Scottish Alt-Pop outfit Stillhound have been turning heads of late with their mix of ambient synths, minimalist instrumentation and old-fashioned Pop hooks. FM caught up with Dave Lloyd from the band ahead of the release of their debut album, Bury Everything.
When did you start making music, and how did you first get started?
"I first started making music around the age of 15. I was studying at the City of Edinburgh Music School, a state-funded body which specialised in classical and jazz studies. It was a fantastic experience. My theory teacher liked his Electronica, so he introduced me to Aphex Twin and Squarepusher. At the time, I didn't really listen to any bands, so obscure Electronica and Classical music pretty much filled my entire listening repertoire.
"Soon after that, I began experimenting in the studio, innocently toying in Reason – I wrote a collection of obscure works. After a couple years of this, I joined a band with (Stillhound members) Fergus and Laurie, who introduced me to a lot of bands and other acts I'd been missing out on. Slowly but surely, working with them, my skills in the studio improved to the extent that production, mixing and mastering became my primary profession."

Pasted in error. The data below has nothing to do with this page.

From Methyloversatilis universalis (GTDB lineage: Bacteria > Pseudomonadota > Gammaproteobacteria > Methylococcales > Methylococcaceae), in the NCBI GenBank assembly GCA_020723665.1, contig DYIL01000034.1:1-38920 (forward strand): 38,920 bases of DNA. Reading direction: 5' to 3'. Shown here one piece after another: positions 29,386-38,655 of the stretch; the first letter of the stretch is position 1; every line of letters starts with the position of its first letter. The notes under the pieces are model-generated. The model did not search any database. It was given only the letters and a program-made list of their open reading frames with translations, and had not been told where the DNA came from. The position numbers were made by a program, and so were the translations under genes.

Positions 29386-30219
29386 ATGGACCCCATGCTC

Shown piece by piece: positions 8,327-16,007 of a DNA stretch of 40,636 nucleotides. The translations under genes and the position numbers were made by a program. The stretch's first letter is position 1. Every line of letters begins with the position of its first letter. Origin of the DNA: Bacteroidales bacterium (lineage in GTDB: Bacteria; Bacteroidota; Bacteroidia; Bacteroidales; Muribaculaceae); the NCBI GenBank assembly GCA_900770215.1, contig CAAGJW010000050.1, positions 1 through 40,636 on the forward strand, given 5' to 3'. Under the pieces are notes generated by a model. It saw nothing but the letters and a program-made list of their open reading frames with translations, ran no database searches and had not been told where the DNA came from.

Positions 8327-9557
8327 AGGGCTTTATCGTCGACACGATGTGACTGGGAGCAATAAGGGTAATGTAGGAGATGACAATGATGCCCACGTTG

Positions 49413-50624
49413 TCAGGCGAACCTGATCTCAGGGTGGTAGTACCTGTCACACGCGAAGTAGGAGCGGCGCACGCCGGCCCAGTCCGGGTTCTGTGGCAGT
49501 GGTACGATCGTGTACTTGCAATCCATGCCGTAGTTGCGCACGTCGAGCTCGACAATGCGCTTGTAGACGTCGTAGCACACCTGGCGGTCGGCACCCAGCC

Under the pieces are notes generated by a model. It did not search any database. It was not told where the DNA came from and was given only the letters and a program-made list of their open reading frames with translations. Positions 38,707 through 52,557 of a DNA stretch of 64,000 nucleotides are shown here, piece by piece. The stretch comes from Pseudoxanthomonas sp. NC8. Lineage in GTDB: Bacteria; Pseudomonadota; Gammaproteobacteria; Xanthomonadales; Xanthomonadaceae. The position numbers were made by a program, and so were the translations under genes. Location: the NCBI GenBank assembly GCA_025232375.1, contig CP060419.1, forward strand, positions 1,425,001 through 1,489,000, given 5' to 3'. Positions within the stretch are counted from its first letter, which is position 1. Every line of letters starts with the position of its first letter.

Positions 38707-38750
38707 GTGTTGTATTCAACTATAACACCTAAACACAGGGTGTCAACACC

Tell us about your studio/set-up?
"I have been working from a gradually evolving bedroom studio for about seven years now. It's got to the point where the room is so stuffed full, I have to climb under my desk to open and close the curtains! After we mixed Bury Everything with Gareth Jones, I caught a bit of a hardware bug – his studio was full of lovely analogue gear. A few internet searches revealed that the type of gear I wanted was pretty far out of my budget, so I looked into building my own. I have been assembling/ repairing computers for years, so moving into the audio electronics world didn't seem like too big of a leap. After a couple of years filled with severe electric shocks, tears and empty pockets, I'd built three UREI 1176 clones and a Neumann U87 clone. I also work with a Focusrite One and ADAM A77X monitors, which regrettably I didn't build.